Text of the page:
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Rhizobacterial colonization of bermudagrass by Bacillus spp. in a Marvyn loamy sand soil

Richard Murphey Coy, David W. Held, Joseph W. Kloepper
Applied soil ecology 2019 v.141 pp. 10-17
Bacillus pumilus, Bacillus sphaericus, Cynodon dactylon, bacteria, endophytes, grasses, growth promotion, loamy sand soils, nitrogenase, phosphates, phyllosphere, population density, population dynamics, rhizoplane, siderophores, solubilization, turf management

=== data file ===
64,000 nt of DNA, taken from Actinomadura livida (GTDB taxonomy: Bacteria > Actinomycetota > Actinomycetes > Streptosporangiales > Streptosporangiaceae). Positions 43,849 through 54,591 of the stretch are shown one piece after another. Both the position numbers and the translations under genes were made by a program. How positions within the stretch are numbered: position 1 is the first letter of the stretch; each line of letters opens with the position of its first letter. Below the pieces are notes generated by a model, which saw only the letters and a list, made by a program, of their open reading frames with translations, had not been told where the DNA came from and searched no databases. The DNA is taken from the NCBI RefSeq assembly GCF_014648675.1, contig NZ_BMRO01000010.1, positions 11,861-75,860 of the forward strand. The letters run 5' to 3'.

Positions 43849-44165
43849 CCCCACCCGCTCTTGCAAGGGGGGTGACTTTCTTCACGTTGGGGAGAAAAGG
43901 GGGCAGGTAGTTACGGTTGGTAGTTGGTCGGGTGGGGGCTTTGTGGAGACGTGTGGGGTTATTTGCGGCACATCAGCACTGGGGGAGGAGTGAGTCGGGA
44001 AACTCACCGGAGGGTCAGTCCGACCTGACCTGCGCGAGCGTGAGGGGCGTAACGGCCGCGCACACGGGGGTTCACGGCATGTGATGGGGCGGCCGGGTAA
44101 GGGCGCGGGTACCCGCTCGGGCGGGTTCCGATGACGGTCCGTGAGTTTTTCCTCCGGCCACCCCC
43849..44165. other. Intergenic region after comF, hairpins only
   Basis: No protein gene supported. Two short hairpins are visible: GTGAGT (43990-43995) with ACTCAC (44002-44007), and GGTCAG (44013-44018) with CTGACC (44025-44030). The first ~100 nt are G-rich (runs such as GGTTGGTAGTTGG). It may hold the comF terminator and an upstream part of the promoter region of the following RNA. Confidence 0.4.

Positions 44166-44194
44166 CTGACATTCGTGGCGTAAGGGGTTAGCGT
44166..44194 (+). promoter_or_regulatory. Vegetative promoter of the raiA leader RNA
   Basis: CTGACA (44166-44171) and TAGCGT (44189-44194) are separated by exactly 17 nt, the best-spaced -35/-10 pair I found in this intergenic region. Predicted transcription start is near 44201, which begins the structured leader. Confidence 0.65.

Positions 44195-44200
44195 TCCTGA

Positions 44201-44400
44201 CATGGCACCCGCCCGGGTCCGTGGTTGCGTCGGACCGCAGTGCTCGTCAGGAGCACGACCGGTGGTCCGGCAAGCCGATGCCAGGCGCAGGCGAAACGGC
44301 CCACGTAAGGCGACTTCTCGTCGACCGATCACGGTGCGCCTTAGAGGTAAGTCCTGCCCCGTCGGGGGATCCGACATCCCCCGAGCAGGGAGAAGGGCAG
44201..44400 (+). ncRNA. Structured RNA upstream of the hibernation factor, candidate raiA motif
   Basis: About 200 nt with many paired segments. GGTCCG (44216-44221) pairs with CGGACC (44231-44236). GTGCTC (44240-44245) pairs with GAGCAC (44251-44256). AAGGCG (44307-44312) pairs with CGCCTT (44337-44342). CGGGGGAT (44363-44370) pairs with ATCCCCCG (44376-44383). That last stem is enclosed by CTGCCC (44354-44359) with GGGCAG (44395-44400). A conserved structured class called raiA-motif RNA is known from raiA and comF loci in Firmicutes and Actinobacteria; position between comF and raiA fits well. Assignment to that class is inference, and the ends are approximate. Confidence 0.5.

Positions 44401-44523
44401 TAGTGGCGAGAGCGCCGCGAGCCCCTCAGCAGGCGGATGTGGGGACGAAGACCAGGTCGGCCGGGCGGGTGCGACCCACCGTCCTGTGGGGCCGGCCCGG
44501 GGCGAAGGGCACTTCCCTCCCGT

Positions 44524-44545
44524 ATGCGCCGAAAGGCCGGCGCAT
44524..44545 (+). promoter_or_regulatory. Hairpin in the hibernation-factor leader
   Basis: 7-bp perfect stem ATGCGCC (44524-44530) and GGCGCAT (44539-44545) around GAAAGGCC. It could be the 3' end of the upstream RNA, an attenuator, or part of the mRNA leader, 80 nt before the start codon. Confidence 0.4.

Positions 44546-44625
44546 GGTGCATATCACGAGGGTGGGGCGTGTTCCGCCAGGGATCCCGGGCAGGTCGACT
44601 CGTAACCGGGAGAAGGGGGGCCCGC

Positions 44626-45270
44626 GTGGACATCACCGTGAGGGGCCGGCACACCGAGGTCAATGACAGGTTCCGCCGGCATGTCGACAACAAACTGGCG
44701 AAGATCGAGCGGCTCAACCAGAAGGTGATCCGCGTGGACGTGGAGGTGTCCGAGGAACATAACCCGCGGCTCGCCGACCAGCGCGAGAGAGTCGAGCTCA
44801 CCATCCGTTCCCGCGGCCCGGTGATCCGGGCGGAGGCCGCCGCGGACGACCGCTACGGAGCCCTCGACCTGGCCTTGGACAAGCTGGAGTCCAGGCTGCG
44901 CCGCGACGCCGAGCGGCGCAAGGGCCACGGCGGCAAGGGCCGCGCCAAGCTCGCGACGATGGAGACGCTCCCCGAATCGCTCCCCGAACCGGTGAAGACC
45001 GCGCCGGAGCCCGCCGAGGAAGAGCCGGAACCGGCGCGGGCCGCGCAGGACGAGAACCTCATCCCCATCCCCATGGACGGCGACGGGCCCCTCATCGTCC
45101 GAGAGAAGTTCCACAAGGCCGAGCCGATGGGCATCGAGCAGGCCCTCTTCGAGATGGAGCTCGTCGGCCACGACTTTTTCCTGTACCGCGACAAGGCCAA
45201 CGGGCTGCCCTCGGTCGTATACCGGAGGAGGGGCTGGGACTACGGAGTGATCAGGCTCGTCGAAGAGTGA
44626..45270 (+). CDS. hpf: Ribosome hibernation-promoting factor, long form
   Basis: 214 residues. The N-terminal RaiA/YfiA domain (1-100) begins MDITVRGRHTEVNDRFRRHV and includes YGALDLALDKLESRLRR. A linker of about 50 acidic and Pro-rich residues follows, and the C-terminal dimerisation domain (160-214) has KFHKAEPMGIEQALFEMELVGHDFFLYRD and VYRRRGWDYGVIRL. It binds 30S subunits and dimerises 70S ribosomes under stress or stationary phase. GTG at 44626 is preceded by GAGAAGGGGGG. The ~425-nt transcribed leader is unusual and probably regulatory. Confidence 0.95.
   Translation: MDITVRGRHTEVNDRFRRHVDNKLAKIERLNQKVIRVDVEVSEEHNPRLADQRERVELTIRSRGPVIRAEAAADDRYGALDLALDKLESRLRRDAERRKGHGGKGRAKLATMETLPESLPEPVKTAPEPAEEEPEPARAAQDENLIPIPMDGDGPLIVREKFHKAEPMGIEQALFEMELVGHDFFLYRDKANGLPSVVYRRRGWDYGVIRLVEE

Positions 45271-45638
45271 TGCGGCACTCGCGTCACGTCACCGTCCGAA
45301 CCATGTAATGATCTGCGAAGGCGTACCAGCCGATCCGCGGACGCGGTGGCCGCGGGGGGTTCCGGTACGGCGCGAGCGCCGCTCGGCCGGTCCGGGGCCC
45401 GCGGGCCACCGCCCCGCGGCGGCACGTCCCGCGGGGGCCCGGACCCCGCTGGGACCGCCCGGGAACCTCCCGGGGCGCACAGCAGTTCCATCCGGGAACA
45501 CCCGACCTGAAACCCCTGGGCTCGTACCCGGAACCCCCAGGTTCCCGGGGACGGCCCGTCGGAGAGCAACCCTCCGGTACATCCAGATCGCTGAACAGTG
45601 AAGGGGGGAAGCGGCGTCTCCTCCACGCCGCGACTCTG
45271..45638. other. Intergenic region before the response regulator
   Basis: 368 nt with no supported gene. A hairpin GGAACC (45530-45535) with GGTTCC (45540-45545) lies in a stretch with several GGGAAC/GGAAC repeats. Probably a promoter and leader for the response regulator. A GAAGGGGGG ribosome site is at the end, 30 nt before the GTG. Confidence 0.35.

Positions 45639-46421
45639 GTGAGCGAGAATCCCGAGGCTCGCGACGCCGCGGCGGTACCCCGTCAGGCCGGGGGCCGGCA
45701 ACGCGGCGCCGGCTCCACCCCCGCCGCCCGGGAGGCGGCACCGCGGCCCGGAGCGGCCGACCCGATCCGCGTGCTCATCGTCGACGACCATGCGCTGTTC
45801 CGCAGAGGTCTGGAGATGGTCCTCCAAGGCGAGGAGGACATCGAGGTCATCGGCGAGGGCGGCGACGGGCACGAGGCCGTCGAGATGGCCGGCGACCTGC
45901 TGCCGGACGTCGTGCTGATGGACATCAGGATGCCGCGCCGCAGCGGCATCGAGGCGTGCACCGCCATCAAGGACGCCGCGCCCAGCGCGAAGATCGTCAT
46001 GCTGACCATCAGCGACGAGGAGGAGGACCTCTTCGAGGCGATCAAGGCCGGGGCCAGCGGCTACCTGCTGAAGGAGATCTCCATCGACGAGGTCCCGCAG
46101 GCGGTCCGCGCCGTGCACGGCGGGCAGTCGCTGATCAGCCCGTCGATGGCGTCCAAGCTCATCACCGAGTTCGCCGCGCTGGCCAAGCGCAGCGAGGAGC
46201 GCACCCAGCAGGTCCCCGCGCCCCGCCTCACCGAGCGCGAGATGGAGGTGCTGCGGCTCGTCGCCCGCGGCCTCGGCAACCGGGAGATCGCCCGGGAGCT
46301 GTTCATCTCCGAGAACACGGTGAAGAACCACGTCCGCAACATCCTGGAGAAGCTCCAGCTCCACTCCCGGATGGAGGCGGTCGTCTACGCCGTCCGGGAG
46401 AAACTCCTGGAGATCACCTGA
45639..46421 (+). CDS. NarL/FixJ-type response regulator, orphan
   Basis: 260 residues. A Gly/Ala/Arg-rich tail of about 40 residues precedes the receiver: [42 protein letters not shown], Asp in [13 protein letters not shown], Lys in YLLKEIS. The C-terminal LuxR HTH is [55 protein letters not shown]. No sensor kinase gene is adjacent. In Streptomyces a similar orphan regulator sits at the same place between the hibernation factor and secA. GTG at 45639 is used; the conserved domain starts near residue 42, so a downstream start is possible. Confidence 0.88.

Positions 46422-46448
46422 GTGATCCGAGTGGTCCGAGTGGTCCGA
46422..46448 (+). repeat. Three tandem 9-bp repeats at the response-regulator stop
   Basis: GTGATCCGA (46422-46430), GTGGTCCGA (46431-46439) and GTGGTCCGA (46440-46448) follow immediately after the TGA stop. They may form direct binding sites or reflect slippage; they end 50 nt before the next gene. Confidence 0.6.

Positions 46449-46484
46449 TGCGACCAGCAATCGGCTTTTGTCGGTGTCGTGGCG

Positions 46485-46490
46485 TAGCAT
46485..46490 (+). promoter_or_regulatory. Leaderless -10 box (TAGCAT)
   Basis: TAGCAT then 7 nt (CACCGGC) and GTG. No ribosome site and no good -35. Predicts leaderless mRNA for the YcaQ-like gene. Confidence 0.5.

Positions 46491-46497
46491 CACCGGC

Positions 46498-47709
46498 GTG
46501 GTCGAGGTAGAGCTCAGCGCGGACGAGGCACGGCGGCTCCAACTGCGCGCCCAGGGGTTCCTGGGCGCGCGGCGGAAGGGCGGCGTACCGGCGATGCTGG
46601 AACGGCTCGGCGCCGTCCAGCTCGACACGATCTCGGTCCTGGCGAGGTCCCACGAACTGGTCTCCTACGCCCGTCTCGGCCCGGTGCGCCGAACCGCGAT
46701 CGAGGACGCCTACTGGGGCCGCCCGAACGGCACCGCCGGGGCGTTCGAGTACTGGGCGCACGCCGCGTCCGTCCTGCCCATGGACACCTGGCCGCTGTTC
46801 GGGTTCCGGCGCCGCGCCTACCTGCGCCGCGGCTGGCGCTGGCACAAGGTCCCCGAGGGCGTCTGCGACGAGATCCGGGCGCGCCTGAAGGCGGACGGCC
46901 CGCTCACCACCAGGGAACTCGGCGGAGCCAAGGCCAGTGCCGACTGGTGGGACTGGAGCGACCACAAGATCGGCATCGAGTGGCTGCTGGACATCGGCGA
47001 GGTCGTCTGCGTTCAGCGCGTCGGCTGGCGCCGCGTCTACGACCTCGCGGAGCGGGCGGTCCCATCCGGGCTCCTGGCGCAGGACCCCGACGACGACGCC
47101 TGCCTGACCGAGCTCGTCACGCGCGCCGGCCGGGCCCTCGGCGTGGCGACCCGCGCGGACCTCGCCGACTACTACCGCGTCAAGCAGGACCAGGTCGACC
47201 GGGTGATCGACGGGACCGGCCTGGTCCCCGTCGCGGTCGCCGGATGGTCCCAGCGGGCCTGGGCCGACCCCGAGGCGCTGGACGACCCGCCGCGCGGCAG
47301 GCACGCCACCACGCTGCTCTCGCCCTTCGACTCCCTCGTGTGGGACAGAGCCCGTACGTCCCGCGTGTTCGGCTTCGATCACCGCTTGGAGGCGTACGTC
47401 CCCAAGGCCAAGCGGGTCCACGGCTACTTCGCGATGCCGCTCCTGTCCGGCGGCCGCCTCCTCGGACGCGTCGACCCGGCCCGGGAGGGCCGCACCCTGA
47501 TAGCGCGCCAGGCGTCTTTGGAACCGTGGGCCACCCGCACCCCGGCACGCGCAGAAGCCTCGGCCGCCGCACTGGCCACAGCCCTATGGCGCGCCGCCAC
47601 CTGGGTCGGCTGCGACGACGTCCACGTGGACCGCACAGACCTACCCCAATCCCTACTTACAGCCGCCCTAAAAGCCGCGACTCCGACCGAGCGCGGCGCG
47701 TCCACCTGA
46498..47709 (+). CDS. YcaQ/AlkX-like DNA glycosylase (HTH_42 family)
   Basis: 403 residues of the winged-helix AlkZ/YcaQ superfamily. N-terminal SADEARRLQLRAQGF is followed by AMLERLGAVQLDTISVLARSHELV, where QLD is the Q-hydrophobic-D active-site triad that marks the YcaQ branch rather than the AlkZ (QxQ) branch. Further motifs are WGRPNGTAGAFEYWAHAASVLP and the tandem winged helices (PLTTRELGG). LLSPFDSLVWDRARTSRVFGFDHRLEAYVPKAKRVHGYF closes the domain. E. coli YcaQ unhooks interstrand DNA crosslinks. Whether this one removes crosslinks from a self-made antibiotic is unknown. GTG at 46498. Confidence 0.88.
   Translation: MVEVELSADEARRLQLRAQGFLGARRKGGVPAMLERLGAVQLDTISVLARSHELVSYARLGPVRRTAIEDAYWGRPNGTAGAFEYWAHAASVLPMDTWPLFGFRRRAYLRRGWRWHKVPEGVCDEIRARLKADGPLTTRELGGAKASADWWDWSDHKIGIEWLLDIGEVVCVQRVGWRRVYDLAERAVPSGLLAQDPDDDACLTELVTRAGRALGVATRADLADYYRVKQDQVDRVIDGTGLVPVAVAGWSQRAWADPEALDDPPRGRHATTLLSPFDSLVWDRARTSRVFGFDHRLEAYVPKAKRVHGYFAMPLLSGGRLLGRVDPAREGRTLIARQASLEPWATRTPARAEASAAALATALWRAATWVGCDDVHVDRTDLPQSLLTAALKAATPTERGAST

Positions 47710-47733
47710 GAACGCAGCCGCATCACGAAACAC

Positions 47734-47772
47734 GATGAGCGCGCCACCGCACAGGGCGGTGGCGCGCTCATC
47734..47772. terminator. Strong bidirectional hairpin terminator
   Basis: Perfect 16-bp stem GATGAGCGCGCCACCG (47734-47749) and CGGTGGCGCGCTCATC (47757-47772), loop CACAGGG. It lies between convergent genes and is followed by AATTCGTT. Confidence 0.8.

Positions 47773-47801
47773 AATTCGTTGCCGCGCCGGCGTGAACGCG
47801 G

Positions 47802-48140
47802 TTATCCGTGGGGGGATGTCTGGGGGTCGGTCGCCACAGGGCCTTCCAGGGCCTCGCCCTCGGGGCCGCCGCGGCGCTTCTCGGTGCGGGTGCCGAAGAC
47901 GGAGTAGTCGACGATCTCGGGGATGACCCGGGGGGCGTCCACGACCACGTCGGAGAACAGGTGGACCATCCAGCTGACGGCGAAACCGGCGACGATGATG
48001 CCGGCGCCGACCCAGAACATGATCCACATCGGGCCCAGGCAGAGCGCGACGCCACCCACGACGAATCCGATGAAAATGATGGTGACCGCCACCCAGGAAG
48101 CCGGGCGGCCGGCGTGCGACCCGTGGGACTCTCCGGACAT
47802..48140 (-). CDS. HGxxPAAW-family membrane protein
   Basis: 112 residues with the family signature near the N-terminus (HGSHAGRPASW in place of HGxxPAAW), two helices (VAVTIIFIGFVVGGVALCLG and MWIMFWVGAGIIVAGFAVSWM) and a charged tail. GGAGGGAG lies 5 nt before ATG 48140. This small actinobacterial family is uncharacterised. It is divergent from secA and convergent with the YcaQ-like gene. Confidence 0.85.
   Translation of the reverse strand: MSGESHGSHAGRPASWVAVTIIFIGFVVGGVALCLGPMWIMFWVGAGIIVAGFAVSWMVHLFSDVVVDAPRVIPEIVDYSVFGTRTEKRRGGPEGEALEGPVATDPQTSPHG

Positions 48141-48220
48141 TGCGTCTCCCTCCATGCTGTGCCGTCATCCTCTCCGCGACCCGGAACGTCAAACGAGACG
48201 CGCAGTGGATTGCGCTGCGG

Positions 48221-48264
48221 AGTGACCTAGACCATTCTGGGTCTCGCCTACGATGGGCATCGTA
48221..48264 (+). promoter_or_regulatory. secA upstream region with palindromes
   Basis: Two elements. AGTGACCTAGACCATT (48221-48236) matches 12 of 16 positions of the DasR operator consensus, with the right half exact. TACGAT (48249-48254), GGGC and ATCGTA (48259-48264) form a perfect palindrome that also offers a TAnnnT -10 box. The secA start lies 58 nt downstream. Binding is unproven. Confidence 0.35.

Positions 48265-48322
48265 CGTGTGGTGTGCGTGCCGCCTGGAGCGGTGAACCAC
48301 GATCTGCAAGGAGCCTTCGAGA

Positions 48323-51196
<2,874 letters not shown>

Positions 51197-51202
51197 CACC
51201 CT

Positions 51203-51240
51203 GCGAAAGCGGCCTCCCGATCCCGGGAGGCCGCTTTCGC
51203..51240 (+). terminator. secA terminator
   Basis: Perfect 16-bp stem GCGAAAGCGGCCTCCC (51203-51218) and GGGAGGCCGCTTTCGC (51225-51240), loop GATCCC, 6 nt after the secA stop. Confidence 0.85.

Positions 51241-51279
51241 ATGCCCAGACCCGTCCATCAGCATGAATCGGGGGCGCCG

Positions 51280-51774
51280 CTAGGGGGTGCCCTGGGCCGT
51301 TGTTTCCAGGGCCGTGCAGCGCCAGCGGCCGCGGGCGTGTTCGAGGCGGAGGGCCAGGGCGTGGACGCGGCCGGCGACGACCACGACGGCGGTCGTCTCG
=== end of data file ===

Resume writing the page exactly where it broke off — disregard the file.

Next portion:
Rhizobacterial inoculants have been previously shown to demonstrate growth promotion in bermudagrass, yet mechanisms for growth promotion and colonization of bermudagrass are unknown. Using rifampicin-resistant strains of Bacillus spp., colonization and persistence of bacteria were assessed under field conditions in the rhizoplane, rhizosphere, endorhiza, and endophytic phyllosphere. Strains of Bacillus pumilus and B. sphaericus were determined to have nitrogenase and phosphate solubilization activity and to produce siderophores. These results showed differences between strains of the same species, and phosphate solubilization was greatest under alkaline conditions. The characteristics of the rhizobacterial strains provide greater insights into the growth promotion demonstrated in bermudagrass. All bacterial strains tested were detectable in plant and soil within 24 h after inoculation and persisted through 12 week post inoculation. Colonization occurred on both external and internal plant structures, but was typically higher in rhizoplane and rhizosphere samples. Populations remained stable for 2 week after inoculation with drastic declines occurring after 6 week. Bacillus sphaericus was the most prolific colonizer, having the greatest population density per sample and least drastic population decline 12 week after inoculation. These results provide better understanding of plant-microbe-interactions in amenity grasses and can aid in determining application frequencies and intervals of biostimulants for turfgrass management.